Over at Mirror of Justice, Rob Vischer of St. Thomas wonders about the role of empathy in Catholic legal theory. After referring to Orin Kerr’s summation of different responses to legal ambiguity, Rob asks:
Wasn’t Brown v. Board of Education driven by empathy, not just the weighing of legal merits? How about Meyer and Pierce? Is the recognition that “the child is not the mere creature of the state” as a rationale for a judicial decision driven solely by legal merit, or something else? And what about abortion? There are lots of Supreme Court decisions that reflect weak constitutional interpretation, but calls for the Court to overturn Roe v. Wade are not just about remedying bad interpretation, are they? Aren’t we also asking judges to empathize with the unborn in recognizing the need to overturn Roe?
Putting aside Roe (which I think is all about weak constitutional interpretation), Rob’s point goes to the idea that I was trying to explore yesterday about cabined empathy. It can be, to borrow Ed Fallone’s phrase again, useful in reasoning from undisputed (or at least a judge’s accepted) first principles. It isn’t that empathy creates an obligation of equal protection, but it does help us see the flaw in Justice Henry Billings Brown’s (who remembers that name?) assertion in Plessy that the badge of inferiority arising from Jim Crow exists “solely because the colored race chooses to put that construction upon it.”
Although I have argued against Justice O’Connor’s endorsement test in Establishment Clause cases, empathy might help us see that the harms stemming from government endorsement of religious principles flow as well from the government’s disapproval of those principles.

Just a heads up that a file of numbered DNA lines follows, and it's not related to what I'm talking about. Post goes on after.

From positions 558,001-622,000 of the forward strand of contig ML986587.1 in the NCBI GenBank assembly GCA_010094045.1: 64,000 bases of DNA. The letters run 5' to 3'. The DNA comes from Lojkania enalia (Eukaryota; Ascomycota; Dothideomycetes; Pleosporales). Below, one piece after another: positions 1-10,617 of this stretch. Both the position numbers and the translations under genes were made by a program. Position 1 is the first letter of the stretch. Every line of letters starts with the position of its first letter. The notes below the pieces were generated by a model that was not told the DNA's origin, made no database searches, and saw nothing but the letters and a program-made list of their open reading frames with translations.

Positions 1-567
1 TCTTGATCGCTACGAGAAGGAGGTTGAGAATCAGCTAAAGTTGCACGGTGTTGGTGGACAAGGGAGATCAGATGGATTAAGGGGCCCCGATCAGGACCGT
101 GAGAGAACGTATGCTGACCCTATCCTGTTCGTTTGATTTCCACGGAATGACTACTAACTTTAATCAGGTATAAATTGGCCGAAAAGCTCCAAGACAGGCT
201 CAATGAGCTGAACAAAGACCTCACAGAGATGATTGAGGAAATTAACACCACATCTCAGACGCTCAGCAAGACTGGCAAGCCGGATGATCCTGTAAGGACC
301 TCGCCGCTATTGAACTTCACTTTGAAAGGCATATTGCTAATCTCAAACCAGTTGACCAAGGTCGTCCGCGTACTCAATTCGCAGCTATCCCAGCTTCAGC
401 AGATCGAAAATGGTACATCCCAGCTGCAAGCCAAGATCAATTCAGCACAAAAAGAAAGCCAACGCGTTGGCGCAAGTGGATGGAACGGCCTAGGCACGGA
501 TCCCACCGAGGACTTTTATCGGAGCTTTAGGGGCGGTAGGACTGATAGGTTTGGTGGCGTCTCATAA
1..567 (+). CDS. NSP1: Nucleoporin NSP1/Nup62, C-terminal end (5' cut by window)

The endorsement test is a useful example, I think, because it also demonstrates the danger in interpretive methods that do not sufficiently bound empathy and the predilections of the judge. As was true of so much of Justice O’Connor’s jurisprudence, the test maximizes judicial discretion. It tells the judge to prohibit endorsement but then defines the concept in a way that alows the judge to completely contruct its presence or absence. The court is not to look at whether real people perceive the endorsement of religion but whether a person of the judge’s imagining – someone who is familar with the text of the first amendment and the history and purpose of the challenged practive – ought to perceive. Not surprisingly the test came to be known by the acronym of WWSD – What Would Sandra Do?
Maybe Catholic legal thought has something to tell us about this as well. Subsidiarity can be a maddeningly elastic notion, but doesn’t it remind us that the courts are only one of the institutions ordained to create justice and that they ought to operate within their sphere of authority. If that’s so, then using, in Orin’s phrase, any “appreciable legal ambiguity” to rule in a way that “furthers whatever normative vision of the law that the judge happens to like” is problematic from the perspective of Catholic legal theory.